?Wine and Quarry? similar to ?horse and carriage?

Winemakers have always strived to use the best ?terroir? or soil to grow the best wine producing vines.  A number of wine farms are using earth closely connected to quarries to grow their grapes and it promises to be a winning combination. An example of the collaboration between quarries and vineyards can be found at the South African wine estate Glen Carlou in the Paarl Valley outside Cape Town. 
The cellar produces award-winning wines derived from vines grown in the distinctive gravel soil of an old quarry. The Glen Carlou Stone Chardonnay derives its name from a vineyard planted in soils containing a generous percentage of quartz stone shards. The Gravel Quarry Cabernet Sauvignon is named after the characteristic quarry soil in which the vines are planted. 
Another example can be found at the JA Clift quarries where the Mason?s Range of red wine is produced on the grounds of an existing quarry.  Situated in the Western Cape, South Africa, the granite quarry has been in existence for over 90 years, mainly producing marble and granite products.  Winemaker Derek Clift believes Mason’s wines are of award winning quality because of the rich soil available in the area, particularly the quarry.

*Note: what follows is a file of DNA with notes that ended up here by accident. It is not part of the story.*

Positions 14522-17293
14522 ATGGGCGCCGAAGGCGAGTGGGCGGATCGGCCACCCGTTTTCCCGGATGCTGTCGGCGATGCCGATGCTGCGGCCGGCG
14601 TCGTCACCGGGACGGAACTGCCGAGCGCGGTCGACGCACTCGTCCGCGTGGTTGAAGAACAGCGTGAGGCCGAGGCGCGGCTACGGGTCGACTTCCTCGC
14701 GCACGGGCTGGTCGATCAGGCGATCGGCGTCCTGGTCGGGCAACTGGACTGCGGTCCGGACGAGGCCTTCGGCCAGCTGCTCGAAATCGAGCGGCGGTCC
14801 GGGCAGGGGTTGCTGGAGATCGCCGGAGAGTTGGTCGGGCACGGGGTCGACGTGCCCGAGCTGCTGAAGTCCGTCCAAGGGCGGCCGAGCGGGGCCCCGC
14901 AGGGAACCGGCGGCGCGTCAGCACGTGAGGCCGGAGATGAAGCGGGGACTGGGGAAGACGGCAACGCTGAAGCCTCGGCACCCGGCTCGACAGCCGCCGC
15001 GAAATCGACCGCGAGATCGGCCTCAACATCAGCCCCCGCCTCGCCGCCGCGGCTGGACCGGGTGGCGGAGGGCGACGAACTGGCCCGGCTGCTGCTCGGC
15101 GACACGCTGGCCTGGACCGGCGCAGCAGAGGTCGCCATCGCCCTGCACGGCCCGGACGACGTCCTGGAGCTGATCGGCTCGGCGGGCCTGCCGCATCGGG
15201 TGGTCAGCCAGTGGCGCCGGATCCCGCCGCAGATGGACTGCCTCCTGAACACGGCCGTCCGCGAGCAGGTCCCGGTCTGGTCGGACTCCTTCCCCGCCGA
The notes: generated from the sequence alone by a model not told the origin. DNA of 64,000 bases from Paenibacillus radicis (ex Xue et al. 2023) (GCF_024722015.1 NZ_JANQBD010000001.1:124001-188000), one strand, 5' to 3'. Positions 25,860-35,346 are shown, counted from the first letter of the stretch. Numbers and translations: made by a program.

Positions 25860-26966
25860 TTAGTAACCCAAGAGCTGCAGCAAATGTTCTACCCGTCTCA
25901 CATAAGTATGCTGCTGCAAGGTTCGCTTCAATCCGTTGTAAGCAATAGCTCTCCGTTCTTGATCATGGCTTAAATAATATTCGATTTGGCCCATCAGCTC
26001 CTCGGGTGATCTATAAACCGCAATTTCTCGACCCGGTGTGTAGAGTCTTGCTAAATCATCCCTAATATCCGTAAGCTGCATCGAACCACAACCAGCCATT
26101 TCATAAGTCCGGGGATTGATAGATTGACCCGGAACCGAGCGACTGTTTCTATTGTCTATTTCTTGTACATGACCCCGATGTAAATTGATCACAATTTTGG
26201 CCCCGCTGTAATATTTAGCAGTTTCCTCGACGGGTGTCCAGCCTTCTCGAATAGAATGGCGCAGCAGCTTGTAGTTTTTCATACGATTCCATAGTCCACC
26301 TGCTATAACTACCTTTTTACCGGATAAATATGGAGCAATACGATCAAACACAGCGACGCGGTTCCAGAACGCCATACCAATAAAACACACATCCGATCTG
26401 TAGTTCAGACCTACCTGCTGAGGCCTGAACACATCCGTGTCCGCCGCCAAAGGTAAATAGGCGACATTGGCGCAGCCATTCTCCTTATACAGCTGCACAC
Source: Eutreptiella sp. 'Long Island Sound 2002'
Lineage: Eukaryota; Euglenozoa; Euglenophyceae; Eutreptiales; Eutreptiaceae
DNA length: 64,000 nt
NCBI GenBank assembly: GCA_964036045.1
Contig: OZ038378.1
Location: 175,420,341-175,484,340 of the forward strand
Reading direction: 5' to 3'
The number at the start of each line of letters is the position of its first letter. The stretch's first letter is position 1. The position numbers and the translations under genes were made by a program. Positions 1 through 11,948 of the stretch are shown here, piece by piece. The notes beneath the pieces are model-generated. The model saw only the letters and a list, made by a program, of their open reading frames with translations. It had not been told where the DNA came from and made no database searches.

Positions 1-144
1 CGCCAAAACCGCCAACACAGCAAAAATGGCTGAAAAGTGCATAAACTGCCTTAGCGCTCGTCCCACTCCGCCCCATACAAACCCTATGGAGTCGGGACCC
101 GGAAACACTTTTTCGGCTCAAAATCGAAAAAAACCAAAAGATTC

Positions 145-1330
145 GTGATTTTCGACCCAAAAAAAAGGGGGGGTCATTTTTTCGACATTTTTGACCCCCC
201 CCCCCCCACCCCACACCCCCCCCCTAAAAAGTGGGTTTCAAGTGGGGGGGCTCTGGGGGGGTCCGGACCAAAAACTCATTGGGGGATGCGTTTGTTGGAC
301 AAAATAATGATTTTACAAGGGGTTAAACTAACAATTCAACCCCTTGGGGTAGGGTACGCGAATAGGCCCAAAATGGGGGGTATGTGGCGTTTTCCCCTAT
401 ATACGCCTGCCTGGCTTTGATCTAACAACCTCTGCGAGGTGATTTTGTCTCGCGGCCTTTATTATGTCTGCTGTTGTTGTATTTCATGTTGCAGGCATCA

The Australian Quarry Hill vineyard just outside Canberra is named after a section of the property that provided rock for the construction of the Barton Highway. Granite, quartz, limestone and shale are all featured on the property. According to the resident winemaker, the distinct advantage in Quarry Hill wines include the steep stepped terraces and the good drainage from the rocky soil.
These industries are perhaps different in the final product that they create. Perhaps not as compatible as love and marriage, but it seems that some of them have found a way to enjoy the best of both worlds. 
Source: Glen Carlou, JA Clift, Quarry Hill

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